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Confederate Icons and History, Memory, and the Future of Our Past

This Moses Ezekiel Statue of a Confederate soldier stands on Johnson’s Island in Sandusky Bay, Ohio, the site of a prisoner of war camp for captured officers, suspected disloyal citizens from several Border States and Confederate recruiters primarily from Kentucky. Following the Confederate surrender at Vicksburg and defeat at Gettysburg in July, 1863, the camp held more than 2,000 prisoners. Behind the statue is a national cemetery for about 260 of those prisoners who died on the island during the Civil War.


How and why did that statue end up in a location far closer to Canada, in a Union State that sent five of its veterans to the White House end up by a national cemetery?


The United Daughters of the Confederacy in Cincinatti led the drive in the early 1900s to commission the famous sculptor living in Rome for the work.


In light of the massacre of African-American attendees at a Charleston, South Carolina, prayer service, and the street violence in Charlottesville, Virginia, that surrounded a white supremacist, neo-Nazi march there the question is:  Is it now possible to understand “this divisive strand of memory” — like the monument to Confederate soldiers at the historic Mathews County, Virginia, courthouse, or the Robert E. Lee Memorial on Monument Avenue in Virginia’s capital?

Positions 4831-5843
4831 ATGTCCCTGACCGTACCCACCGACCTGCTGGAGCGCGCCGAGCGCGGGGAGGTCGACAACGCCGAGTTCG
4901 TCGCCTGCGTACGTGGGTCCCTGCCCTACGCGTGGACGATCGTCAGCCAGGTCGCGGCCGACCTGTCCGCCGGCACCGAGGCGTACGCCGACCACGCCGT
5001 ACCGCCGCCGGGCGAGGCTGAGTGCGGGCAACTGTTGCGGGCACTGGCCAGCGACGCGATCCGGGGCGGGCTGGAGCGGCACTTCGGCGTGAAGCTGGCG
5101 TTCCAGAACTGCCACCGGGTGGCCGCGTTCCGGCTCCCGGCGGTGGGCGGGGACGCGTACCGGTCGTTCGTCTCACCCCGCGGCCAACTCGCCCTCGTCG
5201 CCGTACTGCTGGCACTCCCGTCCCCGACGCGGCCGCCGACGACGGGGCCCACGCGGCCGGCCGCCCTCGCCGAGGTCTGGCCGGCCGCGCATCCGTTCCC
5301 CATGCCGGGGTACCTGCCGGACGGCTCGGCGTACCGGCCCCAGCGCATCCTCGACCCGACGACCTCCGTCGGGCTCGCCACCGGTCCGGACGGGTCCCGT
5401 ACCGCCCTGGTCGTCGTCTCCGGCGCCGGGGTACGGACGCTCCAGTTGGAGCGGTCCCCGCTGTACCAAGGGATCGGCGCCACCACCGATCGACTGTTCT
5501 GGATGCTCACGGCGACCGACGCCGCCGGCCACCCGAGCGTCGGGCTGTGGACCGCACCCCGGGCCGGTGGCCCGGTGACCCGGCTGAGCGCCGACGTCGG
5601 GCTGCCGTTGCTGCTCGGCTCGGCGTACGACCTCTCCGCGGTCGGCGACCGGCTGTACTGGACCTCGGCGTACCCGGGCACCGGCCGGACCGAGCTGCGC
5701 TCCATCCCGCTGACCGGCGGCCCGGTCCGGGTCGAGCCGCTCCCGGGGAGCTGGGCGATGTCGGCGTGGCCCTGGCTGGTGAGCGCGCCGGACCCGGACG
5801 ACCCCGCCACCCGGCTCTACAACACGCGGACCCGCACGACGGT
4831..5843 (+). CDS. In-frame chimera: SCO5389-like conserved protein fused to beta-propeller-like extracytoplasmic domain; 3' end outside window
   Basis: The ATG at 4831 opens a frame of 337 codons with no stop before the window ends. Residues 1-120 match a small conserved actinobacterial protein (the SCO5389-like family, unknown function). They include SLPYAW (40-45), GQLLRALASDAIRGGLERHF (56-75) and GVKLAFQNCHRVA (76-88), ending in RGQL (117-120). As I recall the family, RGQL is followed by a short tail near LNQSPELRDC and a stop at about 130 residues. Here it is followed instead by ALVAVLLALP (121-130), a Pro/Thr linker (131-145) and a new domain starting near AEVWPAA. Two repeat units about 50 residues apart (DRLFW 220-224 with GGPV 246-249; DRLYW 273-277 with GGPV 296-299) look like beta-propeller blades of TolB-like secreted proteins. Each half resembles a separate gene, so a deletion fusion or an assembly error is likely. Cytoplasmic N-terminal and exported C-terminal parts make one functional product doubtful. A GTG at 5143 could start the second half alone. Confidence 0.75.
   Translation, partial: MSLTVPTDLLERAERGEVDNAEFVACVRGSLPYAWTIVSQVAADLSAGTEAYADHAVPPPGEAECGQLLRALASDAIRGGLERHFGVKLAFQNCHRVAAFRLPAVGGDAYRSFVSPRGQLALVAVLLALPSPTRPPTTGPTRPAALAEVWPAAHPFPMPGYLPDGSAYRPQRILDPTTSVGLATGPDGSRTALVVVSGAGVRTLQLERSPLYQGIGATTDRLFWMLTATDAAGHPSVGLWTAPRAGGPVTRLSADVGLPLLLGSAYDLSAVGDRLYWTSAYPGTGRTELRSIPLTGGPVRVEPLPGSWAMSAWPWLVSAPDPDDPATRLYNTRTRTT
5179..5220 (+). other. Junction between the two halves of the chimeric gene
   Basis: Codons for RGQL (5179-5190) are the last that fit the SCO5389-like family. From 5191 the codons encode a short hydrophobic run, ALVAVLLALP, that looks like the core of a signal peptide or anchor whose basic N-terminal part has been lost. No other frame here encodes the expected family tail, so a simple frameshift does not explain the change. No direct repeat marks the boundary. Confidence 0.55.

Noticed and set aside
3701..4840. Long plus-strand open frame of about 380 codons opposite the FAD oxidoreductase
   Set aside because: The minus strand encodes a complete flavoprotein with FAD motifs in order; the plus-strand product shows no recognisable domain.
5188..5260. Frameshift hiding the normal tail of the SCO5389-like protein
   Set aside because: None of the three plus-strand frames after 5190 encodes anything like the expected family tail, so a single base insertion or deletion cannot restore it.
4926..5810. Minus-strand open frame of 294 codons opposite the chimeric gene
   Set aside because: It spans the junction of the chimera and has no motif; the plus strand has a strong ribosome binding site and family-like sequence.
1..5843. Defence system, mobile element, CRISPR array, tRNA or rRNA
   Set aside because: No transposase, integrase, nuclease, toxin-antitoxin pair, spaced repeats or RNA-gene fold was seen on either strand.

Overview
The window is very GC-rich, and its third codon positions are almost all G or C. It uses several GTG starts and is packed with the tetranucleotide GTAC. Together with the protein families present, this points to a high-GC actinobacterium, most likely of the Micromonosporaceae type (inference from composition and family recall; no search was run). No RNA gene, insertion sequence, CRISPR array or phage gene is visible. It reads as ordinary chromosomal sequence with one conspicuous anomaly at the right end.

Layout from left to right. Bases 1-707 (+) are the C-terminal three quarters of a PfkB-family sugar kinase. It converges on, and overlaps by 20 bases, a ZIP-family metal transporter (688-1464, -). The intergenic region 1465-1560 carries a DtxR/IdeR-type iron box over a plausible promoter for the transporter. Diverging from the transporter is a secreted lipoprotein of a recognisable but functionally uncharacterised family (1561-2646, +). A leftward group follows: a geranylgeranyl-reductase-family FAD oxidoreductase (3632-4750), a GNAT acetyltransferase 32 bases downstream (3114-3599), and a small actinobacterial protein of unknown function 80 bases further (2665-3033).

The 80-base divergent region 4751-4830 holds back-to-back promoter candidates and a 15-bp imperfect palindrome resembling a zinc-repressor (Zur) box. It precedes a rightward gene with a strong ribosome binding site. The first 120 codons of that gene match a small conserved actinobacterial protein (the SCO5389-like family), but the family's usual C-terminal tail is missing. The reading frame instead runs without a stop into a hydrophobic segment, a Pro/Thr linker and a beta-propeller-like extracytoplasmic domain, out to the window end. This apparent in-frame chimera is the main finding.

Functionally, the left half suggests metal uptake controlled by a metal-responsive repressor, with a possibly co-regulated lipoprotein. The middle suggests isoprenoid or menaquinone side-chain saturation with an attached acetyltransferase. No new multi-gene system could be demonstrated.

Prominent icons in very public spaces.


Speaking Saturday, July 28,  in a conference at James Madison University in Harrisonburg Virginia on Confederate symbols — from battle flags to statues  and monuments to kitsch like the Robert E. Lee car in the “Dukes of Hazzard” — were, from the left, Christy Coleman, chief executive office of the American Civil War Museum in Richmond and who headed the commission on the future of the city’s Monument Avenue; John Coski, historian at the Museum of the Confederacy and an expert on Confederate flags and imagery; James “Bud” Robertson, author of more than 40 books on the Civil War including the award-winning “Stonewall Jackson: The Man, The Soldier, The Legend,”; and Caroline Janney, director of the Nau Center for Civil War History at the University of Virginia and the author of two works on how that past was remembered by those who fought the war and their children.


The Shenandoah Valley Battlefields Foundation sponsored the conference, which was carried by C-Span’s American History Channel and is archived.




Following the Civil War, Ezekiel first seriously studied art in the Ohio River city.  Born in Richmond, he also was the first Jewish student at the Virginia Military Institute and a survivor of the Battle of New Market in May 1864.  One of his closest friends at VMI died in his arms after being taken when seriously wounded from the Shenandoah battlefield to a make-shift aid station.



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